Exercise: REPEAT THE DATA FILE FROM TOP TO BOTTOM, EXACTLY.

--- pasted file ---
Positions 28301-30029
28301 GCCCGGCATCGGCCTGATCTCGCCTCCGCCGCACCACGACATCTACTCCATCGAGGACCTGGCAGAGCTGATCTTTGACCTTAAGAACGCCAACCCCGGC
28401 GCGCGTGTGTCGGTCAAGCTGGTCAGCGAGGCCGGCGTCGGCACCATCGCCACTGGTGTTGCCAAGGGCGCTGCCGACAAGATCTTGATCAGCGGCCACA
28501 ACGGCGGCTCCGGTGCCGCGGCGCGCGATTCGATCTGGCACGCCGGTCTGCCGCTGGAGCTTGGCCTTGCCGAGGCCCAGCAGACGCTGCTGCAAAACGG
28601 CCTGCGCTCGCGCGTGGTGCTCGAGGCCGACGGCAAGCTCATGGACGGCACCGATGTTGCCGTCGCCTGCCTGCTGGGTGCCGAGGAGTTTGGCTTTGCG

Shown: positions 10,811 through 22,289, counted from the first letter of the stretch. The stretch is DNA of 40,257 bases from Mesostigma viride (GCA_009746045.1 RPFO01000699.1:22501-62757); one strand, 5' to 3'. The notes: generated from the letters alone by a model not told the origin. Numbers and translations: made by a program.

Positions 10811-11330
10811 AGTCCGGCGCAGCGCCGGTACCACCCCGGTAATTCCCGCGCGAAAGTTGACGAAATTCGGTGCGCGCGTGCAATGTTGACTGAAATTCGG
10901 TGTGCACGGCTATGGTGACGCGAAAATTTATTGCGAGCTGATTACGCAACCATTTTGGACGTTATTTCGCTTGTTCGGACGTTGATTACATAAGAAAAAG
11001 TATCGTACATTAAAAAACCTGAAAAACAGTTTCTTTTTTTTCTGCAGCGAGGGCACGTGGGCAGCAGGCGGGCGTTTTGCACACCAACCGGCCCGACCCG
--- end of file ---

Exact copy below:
Positions 28301-30029
28301 GCCCGGCATCGGCCTGATCTCGCCTCCGCCGCACCACGACATCTACTCCATCGAGGACCTGGCAGAGCTGATCTTTGACCTTAAGAACGCCAACCCCGGC
28401 GCGCGTGTGTCGGTCAAGCTGGTCAGCGAGGCCGGCGTCGGCACCATCGCCACTGGTGTTGCCAAGGGCGCTGCCGACAAGATCTTGATCAGCGGCCACA
28501 ACGGCGGCTCCGGTGCCGCGGCGCGCGATTCGATCTGGCACGCCGGTCTGCCGCTGGAGCTTGGCCTTGCCGAGGCCCAGCAGACGCTGCTGCAAAACGG
28601 CCTGCGCTCGCGCGTGGTGCTCGAGGCCGACGGCAAGCTCATGGACGGCACCGATGTTGCCGTCGCCTGCCTGCTGGGTGCCGAGGAGTTTGGCTTTGCG

Shown: positions 10,811 through 22,289, counted from the first letter of the stretch. The stretch is DNA of 40,257 bases from Mesostigma viride (GCA_009746045.1 RPFO01000699.1:22501-62757); one strand, 5' to 3'. The notes: generated from the letters alone by a model not told the origin. Numbers and translations: made by a program.

Positions 10811-11330
10811 AGTCCGGCGCAGCGCCGGTACCACCCCGGTAATTCCCGCGCGAAAGTTGACGAAATTCGGTGCGCGCGTGCAATGTTGACTGAAATTCGG
10901 TGTGCACGGCTATGGTGACGCGAAAATTTATTGCGAGCTGATTACGCAACCATTTTGGACGTTATTTCGCTTGTTCGGACGTTGATTACATAAGAAAAAG
11001 TATCGTACATTAAAAAACCTGAAAAACAGTTTCTTTTTTTTCTGCAGCGAGGGCACGTGGGCAGCAGGCGGGCGTTTTGCACACCAACCGGCCCGACCCG